Despite the seemingly supportive USDA report this week, corn prices have so far not reacted in much of a bullish manner. In fact, Wednesday’s settlement price for Dec-13 corn is within $.02 of the closing price the day before the USDA report on Monday Aug. 12th.
So why are prices so far not showing much reaction? First of all, let’s examine production. Although the latest USDA estimate was below expectations, it is still a record crop. In fact, it is just over 650 mil. bu. larger than the record crop in 2009.
Next, let’s take a look at US ending stocks. While below expectations, they are still up just over 1.10 billion bu. from last year and are the highest in eight years.
Finally, let’s factor in global supplies. World endings stocks for the 2013/14 marketing year are forecast to swell to 150 million metric tons, up 27 mmt. from last year and the highest level in 13 years.
With this report out of the way and now fully digested by the market, we must address the following two questions. Will this year’s crop ultimately be bigger or smaller than the latest USDA estimate? What can we expect in terms of price movement heading into this year’s harvest?
In answering the first question, look at historical USDA production data. In the past 20 years in the August report, the USDA raised corn production eight times, while lowering it 12 times. In those 12 years, that production was cut in August (like this year), the final production figure was down from the September estimate five times, up six times, while unchanged one year. That said, historically it argues that production could go either way.
At this point, I’m still prepared to argue that final corn production will increase from the Aug-2013 USDA estimate. On a national basis, crop conditions remain above their historical average, this despite conditions in Iowa (largest producing state) has the 2nd lowest corn ratings in the past decade. My crop condition model is forecasting an average yield of 157.7 bushels per acre, just above the current USDA estimate of 154.4 bpa.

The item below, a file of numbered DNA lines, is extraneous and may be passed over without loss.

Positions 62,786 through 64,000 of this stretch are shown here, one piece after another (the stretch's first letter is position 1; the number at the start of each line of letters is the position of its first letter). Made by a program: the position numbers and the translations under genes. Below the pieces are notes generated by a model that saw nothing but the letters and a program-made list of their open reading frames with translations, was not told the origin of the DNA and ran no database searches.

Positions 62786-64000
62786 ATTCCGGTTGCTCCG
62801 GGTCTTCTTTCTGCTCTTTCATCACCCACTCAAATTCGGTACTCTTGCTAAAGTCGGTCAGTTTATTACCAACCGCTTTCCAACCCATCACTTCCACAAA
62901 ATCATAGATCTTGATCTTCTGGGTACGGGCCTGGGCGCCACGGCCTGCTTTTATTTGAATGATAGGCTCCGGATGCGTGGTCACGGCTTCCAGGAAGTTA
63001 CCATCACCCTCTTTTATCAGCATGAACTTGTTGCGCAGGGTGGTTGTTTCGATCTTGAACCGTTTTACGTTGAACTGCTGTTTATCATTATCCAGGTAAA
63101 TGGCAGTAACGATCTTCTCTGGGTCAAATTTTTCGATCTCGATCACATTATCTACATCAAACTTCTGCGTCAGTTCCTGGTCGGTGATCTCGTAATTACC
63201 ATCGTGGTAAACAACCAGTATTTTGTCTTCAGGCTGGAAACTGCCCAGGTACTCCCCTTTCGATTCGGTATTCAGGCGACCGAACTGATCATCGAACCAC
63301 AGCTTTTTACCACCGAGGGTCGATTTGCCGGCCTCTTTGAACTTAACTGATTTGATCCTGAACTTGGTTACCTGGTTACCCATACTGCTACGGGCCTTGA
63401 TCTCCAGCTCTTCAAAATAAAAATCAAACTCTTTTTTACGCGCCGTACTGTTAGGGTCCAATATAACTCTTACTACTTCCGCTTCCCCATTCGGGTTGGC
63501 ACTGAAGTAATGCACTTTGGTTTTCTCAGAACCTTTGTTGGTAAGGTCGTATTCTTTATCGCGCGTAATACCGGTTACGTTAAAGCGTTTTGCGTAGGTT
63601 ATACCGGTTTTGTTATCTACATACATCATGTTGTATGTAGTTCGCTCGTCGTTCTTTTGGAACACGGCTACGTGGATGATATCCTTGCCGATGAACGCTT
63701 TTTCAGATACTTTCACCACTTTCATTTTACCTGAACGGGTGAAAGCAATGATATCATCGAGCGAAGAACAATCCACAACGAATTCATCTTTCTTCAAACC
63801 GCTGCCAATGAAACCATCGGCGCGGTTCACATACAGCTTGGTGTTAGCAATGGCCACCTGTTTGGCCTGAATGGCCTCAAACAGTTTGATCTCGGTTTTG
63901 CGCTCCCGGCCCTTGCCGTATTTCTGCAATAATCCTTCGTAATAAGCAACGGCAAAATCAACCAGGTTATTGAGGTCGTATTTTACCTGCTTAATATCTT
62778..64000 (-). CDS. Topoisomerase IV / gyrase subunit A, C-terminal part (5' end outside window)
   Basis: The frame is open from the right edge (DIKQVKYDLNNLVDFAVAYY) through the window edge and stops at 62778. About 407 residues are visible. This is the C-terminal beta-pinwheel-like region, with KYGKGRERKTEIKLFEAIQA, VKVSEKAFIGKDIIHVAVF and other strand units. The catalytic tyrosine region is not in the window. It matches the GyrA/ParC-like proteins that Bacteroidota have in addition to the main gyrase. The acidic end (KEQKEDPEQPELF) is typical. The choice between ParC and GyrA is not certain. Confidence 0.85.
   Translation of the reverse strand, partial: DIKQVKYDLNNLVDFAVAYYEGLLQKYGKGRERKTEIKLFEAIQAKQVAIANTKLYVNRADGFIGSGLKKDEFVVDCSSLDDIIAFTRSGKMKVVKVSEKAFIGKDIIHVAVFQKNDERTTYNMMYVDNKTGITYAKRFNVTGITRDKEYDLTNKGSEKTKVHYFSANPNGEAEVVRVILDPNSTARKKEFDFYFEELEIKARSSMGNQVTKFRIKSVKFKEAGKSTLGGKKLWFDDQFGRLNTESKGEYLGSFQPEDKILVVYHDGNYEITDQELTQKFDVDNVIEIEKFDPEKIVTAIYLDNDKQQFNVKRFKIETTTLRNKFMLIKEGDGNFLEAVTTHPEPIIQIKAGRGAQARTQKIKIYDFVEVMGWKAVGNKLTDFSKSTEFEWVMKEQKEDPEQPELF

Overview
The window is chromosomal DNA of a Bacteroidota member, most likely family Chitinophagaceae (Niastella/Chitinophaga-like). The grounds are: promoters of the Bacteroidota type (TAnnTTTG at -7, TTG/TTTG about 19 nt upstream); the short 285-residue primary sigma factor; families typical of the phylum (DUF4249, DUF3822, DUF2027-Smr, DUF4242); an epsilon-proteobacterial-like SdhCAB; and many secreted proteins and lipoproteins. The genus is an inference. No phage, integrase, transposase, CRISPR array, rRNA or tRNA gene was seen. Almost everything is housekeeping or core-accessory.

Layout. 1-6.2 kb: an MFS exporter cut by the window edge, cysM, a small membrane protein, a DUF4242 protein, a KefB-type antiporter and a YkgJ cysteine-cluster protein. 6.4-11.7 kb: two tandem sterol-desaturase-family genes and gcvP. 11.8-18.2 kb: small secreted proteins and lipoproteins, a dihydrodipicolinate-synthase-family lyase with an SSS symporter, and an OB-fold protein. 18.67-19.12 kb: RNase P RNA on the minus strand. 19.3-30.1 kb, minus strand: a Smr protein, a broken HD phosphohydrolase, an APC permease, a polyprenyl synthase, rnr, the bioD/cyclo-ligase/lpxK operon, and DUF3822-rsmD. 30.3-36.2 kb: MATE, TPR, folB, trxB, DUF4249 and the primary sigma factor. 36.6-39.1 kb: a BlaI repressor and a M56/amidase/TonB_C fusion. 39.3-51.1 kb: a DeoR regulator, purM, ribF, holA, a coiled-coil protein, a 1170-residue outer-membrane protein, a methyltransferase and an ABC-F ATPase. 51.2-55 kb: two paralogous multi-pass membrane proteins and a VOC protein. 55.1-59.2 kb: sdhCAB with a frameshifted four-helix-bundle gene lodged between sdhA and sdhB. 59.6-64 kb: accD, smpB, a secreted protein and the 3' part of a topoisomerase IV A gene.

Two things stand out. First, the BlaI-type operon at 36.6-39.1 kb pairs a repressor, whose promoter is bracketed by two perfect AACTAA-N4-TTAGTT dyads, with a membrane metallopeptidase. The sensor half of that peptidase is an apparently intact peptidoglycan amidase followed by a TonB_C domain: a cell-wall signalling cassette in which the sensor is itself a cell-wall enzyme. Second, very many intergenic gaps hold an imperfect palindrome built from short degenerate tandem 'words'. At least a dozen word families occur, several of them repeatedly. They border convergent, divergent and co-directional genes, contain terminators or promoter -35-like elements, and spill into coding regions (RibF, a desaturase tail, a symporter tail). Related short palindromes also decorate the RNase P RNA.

Even if you drop harvested acres to 88 million due to preventative planting, you’d still produce a crop of 13.880 bil. bu., 117 million bushels above the USDA. Many still argue production will likely exceed 14 billion bushels, if we can avoid an early frost this fall.
Where can we expect prices to go as we head into this year’s harvest? History strongly suggests prices are still headed lower. The average pullback from the summer high in December corn dating back to 1980 is 24.5%. From this year’s high that would suggest a fall low just above $4.30. The average selloff just the past five years is 32%, suggesting a low near $3.90. Given what we know at the moment, I would expect this year’s harvest low to fall somewhere between the $3.90 - $4.30 level.
Helping keep prices depressed will be the continued competition that US corn finds in global trade. Just five years ago, US corn accounted for 63% of the global trade. Given last year’s drought reduced crop, US corn exports accounted for only 19% of the global trade.
Most of this export demand has shifted to South American origin. This past marketing year, combined exports from Brazil and Argentina accounted for 47% of the global trade. Only five years ago it was just under 23%. A record large crop in South America will likely depress US corn exports well into the 2013/14 marketing year.